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    I was thinking of buying a Europe inverter that has 230 volt in to 12 volt out. Then use another USA 12 volt in 120 volt out inverter. The problem I see is Europe has 50 cycle power to our 60 cycle power. Has anybody tried this?



     
  17. hiremichaelreid

    hiremichaelreid New Member

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    You'll lose some efficiency and generate some heat using two inverters in series.

    50 Hz versus 60 HZ shouldn't be an issue. The 230v input will be DC (I assume you'll hook directly to HV battery) and the 12v output will be DC. Only AC would be from USA 12vdc in to 120vac out.

    230v in (AC or DC) to 12vdc would be called a 12vdc power supply, if it's AC input, and DC-DC converter perhaps if DC input. But I presume you'd be looking to use a device that's MEANT to AC input, but you are using it with DC input.

    It doesn't need to be "European" if it handles 230v input. Many AC products work with both 120vac and 220-240vac based on switch setting.



    Anyway, I'm still looking for the "perfect" HV inverter that takes 200-240vac or vdc and converts to 120vac and/or 240vac at 3-5 KW. I'd prefer to buy something good and new, and I'm sure others would love to find such a beast too.
     
  18. problemchild

    problemchild New Member

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  19. hkazemi

    hkazemi Junior Member

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    Just a note to readers: the device is an 'inverter' not 'inventor'. An inverter is specifically a device that converts DC to AC. A rectifier converts AC to DC, and is a core component of a standard power supply.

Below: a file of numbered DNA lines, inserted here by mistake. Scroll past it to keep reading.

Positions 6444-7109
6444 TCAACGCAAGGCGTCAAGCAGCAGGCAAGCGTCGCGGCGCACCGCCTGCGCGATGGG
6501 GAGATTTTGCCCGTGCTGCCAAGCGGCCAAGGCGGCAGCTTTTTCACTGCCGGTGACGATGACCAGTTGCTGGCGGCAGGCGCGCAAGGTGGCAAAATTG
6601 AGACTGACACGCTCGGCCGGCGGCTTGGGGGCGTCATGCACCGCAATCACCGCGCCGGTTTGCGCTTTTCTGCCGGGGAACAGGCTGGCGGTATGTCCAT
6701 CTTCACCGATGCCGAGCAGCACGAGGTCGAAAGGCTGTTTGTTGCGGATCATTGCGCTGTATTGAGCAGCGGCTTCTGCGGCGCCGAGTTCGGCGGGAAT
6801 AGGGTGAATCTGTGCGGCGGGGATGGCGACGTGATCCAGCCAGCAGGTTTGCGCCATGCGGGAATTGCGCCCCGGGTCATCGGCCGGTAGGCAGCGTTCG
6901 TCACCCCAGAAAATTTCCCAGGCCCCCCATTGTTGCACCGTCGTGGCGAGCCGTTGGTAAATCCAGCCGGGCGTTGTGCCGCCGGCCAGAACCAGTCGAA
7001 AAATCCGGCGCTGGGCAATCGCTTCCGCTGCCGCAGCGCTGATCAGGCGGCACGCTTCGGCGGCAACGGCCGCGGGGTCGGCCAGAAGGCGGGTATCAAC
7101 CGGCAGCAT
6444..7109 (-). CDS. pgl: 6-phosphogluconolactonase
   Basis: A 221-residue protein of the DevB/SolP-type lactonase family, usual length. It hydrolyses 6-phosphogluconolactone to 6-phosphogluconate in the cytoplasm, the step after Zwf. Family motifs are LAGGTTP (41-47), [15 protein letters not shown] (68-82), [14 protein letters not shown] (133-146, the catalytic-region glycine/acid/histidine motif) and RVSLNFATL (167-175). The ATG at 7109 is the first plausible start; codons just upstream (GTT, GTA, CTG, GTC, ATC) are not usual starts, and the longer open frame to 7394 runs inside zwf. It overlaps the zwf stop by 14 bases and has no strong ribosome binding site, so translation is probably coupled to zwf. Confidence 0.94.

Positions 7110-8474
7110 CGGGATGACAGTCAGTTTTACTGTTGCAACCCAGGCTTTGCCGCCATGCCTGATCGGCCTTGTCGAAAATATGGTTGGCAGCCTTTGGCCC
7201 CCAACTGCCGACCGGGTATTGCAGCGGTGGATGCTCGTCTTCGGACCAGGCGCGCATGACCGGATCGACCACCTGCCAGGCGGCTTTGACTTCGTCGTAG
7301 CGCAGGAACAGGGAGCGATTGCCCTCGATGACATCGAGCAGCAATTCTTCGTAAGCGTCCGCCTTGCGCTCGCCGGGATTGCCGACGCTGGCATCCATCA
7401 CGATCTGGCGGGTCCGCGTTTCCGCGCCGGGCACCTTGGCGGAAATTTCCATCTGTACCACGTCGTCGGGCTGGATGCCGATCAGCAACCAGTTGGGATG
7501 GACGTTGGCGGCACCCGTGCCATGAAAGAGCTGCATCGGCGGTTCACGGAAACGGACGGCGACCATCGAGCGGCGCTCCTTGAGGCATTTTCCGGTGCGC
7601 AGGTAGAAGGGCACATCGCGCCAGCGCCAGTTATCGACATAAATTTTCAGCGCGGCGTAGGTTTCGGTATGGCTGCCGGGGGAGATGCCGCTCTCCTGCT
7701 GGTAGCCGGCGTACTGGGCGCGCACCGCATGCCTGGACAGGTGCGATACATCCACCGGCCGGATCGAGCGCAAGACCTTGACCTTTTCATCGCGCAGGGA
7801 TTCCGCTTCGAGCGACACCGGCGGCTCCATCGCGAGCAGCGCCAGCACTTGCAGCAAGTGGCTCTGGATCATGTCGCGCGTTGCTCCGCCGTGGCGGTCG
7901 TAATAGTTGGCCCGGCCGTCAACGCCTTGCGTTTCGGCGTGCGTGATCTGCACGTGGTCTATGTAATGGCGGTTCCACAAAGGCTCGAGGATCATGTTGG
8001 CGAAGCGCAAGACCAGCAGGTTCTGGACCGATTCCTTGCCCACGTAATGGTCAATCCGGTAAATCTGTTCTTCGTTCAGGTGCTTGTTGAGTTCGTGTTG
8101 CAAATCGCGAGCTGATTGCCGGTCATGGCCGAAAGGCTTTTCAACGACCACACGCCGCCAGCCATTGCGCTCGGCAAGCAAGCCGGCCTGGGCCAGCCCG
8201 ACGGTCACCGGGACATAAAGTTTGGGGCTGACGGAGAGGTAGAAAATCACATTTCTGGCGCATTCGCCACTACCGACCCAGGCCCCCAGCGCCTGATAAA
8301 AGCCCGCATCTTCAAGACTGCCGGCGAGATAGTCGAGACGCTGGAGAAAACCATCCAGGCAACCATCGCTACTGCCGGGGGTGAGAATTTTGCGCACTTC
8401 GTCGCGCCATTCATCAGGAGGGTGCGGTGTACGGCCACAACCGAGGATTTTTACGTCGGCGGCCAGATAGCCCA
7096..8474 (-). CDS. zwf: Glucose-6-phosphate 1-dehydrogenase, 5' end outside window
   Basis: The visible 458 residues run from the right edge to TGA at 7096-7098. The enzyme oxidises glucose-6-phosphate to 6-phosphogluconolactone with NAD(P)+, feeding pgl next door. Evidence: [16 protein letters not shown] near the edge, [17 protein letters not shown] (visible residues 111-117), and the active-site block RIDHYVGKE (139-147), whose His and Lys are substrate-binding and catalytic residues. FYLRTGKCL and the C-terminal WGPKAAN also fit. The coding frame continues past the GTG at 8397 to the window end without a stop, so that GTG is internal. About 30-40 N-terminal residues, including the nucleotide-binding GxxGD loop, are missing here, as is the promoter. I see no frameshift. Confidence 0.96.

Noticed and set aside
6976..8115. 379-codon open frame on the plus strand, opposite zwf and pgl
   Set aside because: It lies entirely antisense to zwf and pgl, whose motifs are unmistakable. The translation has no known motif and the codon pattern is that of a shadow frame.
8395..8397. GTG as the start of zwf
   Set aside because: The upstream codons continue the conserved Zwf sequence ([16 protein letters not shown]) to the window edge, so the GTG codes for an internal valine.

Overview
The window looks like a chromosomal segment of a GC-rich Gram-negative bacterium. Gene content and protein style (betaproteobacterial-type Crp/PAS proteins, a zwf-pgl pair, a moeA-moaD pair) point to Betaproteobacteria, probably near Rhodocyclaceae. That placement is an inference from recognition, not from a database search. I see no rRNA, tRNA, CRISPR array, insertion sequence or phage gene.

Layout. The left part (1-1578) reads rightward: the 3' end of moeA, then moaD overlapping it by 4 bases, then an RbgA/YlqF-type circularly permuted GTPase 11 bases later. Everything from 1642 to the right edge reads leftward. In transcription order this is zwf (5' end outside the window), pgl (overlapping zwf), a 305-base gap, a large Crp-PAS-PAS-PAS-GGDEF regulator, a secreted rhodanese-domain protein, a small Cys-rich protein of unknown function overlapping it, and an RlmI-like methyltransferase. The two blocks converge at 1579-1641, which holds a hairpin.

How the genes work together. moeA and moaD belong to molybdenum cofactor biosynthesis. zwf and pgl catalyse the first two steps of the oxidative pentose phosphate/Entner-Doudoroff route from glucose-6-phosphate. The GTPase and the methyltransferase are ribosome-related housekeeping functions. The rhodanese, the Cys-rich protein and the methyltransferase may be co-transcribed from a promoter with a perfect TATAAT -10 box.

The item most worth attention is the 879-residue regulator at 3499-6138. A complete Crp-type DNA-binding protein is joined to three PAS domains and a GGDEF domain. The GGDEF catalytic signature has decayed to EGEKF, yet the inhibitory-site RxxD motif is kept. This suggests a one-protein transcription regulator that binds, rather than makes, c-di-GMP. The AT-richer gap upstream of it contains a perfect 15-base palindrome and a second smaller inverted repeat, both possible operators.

The PriUPS project, PriUPS-getting electricity FROM your hybrid vehicle, uses a combination of switching power supplies that are designed for 200-240v AC input (but are DC input compatible) and have 12/24/48v DC output. Their output is then is connected to the 12/24/48v input of an inverter that is designed for extended runtimes (like what might be found in middle and upper end data center UPSes).

    More:
    PriUPS update 08 Jan 2006 http://www.priups.com/misc/switcher-examples.htm

    List of systems (800w to 2.7 kw):
    Portable Priups: Several Examples
    Portable PriUPS - Large
    http://www.priups.com/misc/r3x-photoessay/

    Two ways to go even larger would be to have two of these systems sitting next to each other, or instead to find even higher capacity switching power supplies and inverters. The advantage of two smaller systems is you can shut off one of them completely if your load falls enough, while the advantage of the larger single system is being able to start and run even bigger loads. Another thing to keep in mind is that your standard household AC outlet is rated for 120v 15 amps = 1800 watts = 1.8 kw and a 120v 20 amp outlet is rated for 2.4 kw. If more than 2.7 kw of 120v power is needed, multiple sets of power supplies-inverters would probably be a very good idea.